The EU’s peak in excess mortality occurred at the end of March and the beginning of April, according to Eurostat figures.
The impact of the pandemic can be determined by the increase in the number of deaths, from different causes, compared to the same periods in recent years.
In some parts of Europe, the difference was remarkably high, while other countries were less affected. Italy, Spain and France, for example, saw the number of deaths rise sharply.
In Belgium, but also in countries like Portugal, Sweden, and Switzerland, “the rise and fall in mortality can be also observed as a bell shape with peaks on the number of deaths in weeks 14-15,” according to Eurostat. Weeks 14 and 15 were at the end of March and the beginning of April.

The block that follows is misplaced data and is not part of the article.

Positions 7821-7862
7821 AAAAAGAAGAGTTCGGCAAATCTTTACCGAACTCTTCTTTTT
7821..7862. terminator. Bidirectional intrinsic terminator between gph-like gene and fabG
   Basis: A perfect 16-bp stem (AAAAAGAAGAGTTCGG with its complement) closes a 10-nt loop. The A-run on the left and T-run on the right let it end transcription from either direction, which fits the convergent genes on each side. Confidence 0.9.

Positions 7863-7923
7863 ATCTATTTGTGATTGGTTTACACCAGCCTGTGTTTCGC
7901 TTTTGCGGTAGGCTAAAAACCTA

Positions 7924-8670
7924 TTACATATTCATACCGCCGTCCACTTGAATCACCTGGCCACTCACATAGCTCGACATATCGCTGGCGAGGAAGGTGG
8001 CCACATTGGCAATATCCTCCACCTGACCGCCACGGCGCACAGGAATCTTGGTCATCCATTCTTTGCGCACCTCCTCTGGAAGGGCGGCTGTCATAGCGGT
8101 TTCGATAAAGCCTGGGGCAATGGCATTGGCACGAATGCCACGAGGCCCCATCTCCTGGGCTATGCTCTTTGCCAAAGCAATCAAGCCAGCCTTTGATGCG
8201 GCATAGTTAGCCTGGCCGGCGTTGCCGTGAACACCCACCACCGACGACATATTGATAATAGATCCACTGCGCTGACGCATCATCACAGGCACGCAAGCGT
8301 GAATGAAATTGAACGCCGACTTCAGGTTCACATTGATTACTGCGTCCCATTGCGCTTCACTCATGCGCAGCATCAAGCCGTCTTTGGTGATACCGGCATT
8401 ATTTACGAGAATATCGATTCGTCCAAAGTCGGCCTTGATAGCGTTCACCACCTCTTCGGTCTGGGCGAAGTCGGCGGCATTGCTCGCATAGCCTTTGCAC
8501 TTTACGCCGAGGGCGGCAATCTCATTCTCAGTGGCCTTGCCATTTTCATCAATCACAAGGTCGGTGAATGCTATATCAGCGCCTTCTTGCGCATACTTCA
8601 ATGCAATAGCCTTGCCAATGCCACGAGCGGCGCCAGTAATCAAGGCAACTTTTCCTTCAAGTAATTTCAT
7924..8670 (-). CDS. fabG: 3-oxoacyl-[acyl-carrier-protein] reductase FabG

Across 21 countries that had data available, there were 140,000 more deaths on average in March and April than the average in that period over the past four years (2016-2019), with a rapid increase in coronavirus deaths in certain Member States at the beginning of March.
There was a difference in the number of deaths between men and women, according to the data. At the beginning of March, the values for men and women were still equal, but the number of deaths among men rose compared to women in the three weeks that followed. After that, numbers equalled again, followed by three weeks in which more women died.
There was also a clear increase in deaths among people aged over 70 compared to previous years. In this category, the increase was also higher for men (40%) than for women (30%).